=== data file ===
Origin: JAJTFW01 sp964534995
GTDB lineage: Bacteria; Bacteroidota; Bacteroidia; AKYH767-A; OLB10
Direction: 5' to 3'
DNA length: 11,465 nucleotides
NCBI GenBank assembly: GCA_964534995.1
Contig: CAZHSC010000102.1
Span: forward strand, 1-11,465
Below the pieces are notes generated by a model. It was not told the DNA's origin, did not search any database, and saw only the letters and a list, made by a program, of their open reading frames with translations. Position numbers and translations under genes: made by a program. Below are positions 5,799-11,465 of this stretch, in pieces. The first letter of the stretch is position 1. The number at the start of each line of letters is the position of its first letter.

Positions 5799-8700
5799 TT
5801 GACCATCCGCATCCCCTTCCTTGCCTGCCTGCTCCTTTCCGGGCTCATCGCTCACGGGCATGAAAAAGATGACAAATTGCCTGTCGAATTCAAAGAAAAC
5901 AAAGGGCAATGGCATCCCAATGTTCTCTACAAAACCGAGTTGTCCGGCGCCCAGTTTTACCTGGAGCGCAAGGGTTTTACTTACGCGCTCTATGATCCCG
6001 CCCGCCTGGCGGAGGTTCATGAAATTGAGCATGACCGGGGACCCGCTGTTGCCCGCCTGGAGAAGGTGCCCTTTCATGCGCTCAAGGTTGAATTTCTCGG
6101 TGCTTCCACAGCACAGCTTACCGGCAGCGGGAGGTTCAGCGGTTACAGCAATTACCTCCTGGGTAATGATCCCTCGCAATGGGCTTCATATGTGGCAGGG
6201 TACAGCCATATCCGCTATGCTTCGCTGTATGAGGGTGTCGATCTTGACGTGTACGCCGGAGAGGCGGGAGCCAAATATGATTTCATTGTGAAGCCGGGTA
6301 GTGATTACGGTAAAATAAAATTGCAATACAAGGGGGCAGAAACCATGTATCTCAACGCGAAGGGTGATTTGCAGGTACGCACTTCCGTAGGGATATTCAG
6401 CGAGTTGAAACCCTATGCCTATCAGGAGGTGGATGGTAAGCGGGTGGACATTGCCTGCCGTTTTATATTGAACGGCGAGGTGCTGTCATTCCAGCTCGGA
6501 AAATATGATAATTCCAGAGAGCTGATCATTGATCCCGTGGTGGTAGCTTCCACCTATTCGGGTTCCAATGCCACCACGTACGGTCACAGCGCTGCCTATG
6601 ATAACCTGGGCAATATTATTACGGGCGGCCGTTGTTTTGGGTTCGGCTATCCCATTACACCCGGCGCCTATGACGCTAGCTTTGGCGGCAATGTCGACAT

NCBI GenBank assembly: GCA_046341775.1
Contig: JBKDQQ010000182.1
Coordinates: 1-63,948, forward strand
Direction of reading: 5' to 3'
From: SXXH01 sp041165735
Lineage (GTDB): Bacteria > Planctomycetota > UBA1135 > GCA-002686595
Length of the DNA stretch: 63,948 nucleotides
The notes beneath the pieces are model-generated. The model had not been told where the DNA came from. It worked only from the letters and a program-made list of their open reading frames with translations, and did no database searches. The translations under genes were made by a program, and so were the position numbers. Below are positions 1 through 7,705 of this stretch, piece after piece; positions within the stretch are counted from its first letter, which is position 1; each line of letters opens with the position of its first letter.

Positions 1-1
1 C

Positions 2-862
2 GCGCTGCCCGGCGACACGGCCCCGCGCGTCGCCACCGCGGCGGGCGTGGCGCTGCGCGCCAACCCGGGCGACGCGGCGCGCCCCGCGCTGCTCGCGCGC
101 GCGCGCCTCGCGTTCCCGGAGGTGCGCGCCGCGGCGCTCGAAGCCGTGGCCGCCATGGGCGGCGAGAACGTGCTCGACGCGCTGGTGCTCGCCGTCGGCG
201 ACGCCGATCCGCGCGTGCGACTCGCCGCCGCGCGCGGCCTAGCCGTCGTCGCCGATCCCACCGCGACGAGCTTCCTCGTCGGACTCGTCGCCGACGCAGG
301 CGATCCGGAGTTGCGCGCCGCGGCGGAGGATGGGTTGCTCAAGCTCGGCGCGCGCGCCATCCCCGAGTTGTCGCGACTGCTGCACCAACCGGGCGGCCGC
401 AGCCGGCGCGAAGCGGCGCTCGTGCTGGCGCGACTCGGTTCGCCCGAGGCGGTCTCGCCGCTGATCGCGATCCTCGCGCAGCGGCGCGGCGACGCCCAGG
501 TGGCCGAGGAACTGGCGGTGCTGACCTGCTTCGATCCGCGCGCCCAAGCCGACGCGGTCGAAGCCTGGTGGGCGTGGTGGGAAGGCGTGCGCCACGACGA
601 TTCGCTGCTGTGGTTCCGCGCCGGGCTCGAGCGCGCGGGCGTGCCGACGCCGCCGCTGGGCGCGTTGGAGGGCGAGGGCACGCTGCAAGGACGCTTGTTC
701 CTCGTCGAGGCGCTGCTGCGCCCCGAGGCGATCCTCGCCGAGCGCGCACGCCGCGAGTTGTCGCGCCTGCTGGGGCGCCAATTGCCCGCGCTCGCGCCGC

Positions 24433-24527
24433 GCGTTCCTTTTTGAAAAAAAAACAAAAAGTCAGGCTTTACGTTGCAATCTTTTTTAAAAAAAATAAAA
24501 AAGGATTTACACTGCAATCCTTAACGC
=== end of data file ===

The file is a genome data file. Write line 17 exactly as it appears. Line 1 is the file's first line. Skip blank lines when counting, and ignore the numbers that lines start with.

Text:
6401 CGAGTTGAAACCCTATGCCTATCAGGAGGTGGATGGTAAGCGGGTGGACATTGCCTGCCGTTTTATATTGAACGGCGAGGTGCTGTCATTCCAGCTCGGA